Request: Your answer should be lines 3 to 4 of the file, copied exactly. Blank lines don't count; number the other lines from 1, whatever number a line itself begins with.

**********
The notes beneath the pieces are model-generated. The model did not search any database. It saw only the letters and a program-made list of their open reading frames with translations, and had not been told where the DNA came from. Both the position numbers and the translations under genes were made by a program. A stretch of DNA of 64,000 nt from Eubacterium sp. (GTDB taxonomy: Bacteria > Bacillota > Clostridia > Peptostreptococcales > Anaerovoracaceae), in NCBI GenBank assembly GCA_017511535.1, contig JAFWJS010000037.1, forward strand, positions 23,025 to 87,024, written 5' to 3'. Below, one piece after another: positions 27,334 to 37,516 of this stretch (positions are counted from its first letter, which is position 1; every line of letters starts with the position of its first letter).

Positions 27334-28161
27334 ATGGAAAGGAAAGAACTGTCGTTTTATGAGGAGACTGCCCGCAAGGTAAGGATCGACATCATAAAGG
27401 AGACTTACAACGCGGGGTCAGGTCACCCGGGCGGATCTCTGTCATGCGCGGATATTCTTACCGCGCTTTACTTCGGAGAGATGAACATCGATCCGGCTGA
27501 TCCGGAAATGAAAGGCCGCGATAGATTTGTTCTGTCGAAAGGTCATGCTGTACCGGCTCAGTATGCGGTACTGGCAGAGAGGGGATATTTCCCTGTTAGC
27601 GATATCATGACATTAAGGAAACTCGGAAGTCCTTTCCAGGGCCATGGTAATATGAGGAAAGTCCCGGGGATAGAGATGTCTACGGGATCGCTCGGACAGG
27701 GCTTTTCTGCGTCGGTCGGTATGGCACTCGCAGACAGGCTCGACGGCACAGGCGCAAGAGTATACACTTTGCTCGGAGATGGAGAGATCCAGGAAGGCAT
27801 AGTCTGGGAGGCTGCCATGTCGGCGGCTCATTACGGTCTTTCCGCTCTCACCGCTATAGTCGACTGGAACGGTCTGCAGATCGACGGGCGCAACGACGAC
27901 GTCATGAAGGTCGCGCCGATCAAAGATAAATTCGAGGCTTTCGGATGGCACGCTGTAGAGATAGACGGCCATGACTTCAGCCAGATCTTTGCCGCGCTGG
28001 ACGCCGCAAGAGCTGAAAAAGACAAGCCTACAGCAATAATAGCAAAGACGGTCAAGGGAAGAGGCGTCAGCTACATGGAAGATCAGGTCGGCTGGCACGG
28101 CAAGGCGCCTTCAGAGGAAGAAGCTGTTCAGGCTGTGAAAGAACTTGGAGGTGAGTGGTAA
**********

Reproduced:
27334 ATGGAAAGGAAAGAACTGTCGTTTTATGAGGAGACTGCCCGCAAGGTAAGGATCGACATCATAAAGG
27401 AGACTTACAACGCGGGGTCAGGTCACCCGGGCGGATCTCTGTCATGCGCGGATATTCTTACCGCGCTTTACTTCGGAGAGATGAACATCGATCCGGCTGA